The question can’t be avoided: Why do attacks on gays, Muslims, Jews, and other minorities often generate a vast examination of conscience, while such acts directed at Christians generally provoke basic silence?

In part, perhaps, it’s because in the popular Western imagination, Christians are not perceived as a minority group, and therefore attacks on their spaces or symbols are viewed as legitimate political protest rather than hate speech.

Historically, Christianity has been seen in the West as a rich, powerful, culture-shaping majority, so the notion that Christians can be the victims of discrimination and persecution is a tough sell, and often strikes people as special pleading – perhaps a rhetorical gambit to distract attention from criticism of Christianity on matters such as women, abortion and contraception, and homosexuality.

The problem is, that perception has precious little relationship with contemporary reality.

Globally, there are 2.3 billion Christians in the world, and the greatest zones of growth for the faith are also places where religious freedom is more often honored in the breach than the observance – sub-Saharan Africa, parts of Asia, the Middle East.

The low-end estimate for the number of Christians killed each year for reasons linked to the faith is around 8,000, which works out to roughly one new Christian martyr every hour of every day.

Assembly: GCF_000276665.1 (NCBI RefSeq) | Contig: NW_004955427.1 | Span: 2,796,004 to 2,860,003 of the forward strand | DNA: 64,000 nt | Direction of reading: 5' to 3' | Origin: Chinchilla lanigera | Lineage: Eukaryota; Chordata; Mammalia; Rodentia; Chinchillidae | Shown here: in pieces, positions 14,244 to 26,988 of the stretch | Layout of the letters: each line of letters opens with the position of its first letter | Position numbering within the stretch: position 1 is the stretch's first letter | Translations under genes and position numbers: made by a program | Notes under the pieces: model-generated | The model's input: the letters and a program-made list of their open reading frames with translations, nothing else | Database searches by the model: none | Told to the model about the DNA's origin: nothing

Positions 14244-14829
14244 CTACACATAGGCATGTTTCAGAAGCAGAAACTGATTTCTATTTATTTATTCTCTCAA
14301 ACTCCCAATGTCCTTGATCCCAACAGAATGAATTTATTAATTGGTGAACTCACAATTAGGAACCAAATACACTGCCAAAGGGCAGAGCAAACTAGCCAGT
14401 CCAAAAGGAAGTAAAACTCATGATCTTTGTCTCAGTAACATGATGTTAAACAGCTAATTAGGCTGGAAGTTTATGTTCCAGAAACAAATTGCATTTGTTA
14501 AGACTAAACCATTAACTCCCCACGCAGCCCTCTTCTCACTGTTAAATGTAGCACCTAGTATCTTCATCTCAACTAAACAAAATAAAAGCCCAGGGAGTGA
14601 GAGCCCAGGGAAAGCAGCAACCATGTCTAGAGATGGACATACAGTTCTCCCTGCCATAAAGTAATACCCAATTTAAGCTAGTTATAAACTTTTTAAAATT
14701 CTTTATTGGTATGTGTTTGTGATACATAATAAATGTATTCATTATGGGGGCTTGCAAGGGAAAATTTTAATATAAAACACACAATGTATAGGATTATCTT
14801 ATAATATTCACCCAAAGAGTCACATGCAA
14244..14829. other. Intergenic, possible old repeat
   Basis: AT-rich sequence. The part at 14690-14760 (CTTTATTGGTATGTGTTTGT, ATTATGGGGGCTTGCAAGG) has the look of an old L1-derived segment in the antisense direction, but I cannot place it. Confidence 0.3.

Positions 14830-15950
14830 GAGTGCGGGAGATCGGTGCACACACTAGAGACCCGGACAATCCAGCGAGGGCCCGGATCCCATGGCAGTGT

Even in the West, the traditional cradle of Christendom, it’s no longer the case that Christianity is a socially dominant institution. Emeritus Pope Benedict XVI once got into hot water when, invoking a phrase from the historian Arnold Toynbee, he described the situation facing Christianity in the West today as that of a “creative minority.”

Critics thought Benedict was advocating a remnant church of the pure, but in reality he was making a basically descriptive observation about which way the cultural winds are blowing. Every measure of public opinion shows that while baptized Christians may remain a majority in most Western nations, those who practice the faith and accept traditional teachings are a distinct minority.

In other words, the days in which “anti-Christian prejudice” would have been a contradiction in terms in Western societies are long since over, and today Christians are as exposed to bias and hatred as other minority groups.

None of this is to suggest that Christian doctrine on some contested points isn’t open to debate, and none of it is to exempt Christians from responsibility for fostering prejudice towards others (sometimes inadvertently, sometimes, maybe, not so much.)

However, if Western societies want to confront the contagion of hatred across the board, they’re going to have to add Christians to the list of at-risk groups, and react with the same vigor to attacks on their symbols and members as they do for others.

Failing that, not only will the soul-searching be incomplete, but those societies risk alienating a swath of their own populations needed to fix the bigger problem.